“We expect a surge of containers onto the transpacific, leading to higher utilization of vessels on this route. We could see a surge in spot rates especially with the upcoming peak season.” said Christian Roeloffs, cofounder and CEO, Container xChange.

“Not only Shanghai was in lockdown, right now Beijing and its biggest harbor Tianjin is still in lockdown. All cities are so interlinked that it influences the whole of China. For instance, Shanghai is the main hub to produce car parts and Shenzhen is for assembly. Since no parts are dispatched to Shenzhen, nothing can get assembled and thus exports out of Shenzhen also experience slow down.”

“If we look at the west, there is major congestion in Los Angeles and Houston. It has become particularly challenging to find open depots and moving units in Shanghai. Depots in Rotterdam are also quite full, followed by Hamburg (but less flagrant than Rotterdam).”

“We saw a decrease in pick up charges in the past months in China because there was a lack of demand for containers there. In the short term, we expect a spike in container prices because the demand (the pent-up demand) for containers will shoot up especially because we have the peak season coming up.

“However, in the mid to long term, we do expect container prices to go down, containers availability to go up and container turnaround times to normalize because we expect the supply chain disruptions to ease.” said Roeloffs.

Impact of decline in consumer demand for goods on shipping? 

“A metric cited by Goldman Sachs shows goods consumption about 5 percent higher from before the pandemic, down from a peak gap of 15 percent. However, the demand side was never really the massive driver of the price increase on the rates. Owing to the supply chain shocks, the containers just took much longer than before and hence there was just not enough supply of containers which coupled with a little bit of an increase in demand and led to this situation that we faced. So, I don’t think that slight reduction in demand will be a massive driver of market changes but of course, it will contribute.”

“To sum up, I think the consumer demand (and eventually presumable unprecedented container demand) wasn’t the biggest driver of the destabilization of market, but it was rather a sort of supply shock and that there were just not enough boxes to go around and because they took longer to move from A to B.” said Roeloffs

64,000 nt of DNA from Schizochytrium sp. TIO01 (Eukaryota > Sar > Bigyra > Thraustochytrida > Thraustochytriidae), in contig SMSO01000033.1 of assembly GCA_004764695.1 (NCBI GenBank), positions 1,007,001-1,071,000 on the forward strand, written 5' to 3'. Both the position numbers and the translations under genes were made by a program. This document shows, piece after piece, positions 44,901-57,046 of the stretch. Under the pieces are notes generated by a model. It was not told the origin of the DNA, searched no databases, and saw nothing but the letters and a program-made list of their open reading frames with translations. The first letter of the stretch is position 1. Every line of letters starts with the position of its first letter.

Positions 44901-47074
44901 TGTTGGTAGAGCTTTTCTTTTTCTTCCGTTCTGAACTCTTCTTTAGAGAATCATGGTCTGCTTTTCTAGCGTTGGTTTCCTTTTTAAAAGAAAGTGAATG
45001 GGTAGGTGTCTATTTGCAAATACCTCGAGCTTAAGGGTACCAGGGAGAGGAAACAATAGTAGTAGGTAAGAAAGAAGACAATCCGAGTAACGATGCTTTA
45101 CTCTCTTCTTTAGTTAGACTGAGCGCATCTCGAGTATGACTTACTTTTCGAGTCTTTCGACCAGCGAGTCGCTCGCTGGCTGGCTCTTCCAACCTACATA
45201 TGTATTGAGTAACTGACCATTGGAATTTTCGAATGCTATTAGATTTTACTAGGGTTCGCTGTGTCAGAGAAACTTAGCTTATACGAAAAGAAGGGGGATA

Emergence of new trade routes

We do foresee a gradual increase in demand for smaller vessels meant for smaller trade networks. This is because there will be an uptick in more complex networks with more stops and longer turnaround times. Supply chain routes and transhipment lanes are being reimagined to build resilience and to lower the reliance on bigger trade blocks. So, in a way, diversification of trade blocks to diversify the supply chain risks.

For instance, this could mean more stops in Southeast Asia, then all of this goes into Singapore or Hong Kong in a major hub and then re-export to across, for example, the Pacific. That again, not only increases intraregional traffic, but it also increases the importance of these transit hubs. And then lastly, I think it will increase the importance of smaller players in the market.

For more information on container prices, availabilities and one-way rates, please find the full report here –

About Container xChange  

Container xChange is a technology company that offers a container trading and leasing platform, payment infrastructure and efficient operating systems to container logistic companies world-wide. Covering the entire transaction process of shipping containers starting with finding new partners to tracking containers and managing payments, xChange makes using 3rd party equipment as easy as booking a hotel. We are on a mission to simplify the logistics of global trade.

Being one of the top ten logistics tech companies globally, xChange is fundamentally transforming thousands of processes involved in moving containers globally. xChange is trusted by more than 1000 container logistic companies such as Kuehne+Nagel, Seaco or Sarjak that use xChange every day to improve operational effectiveness and improve productivity.

A funded company, Container xChange acquired in 2021 to further strengthen its product offerings portfolio for tank containers trading and leasing capabilities.

container prices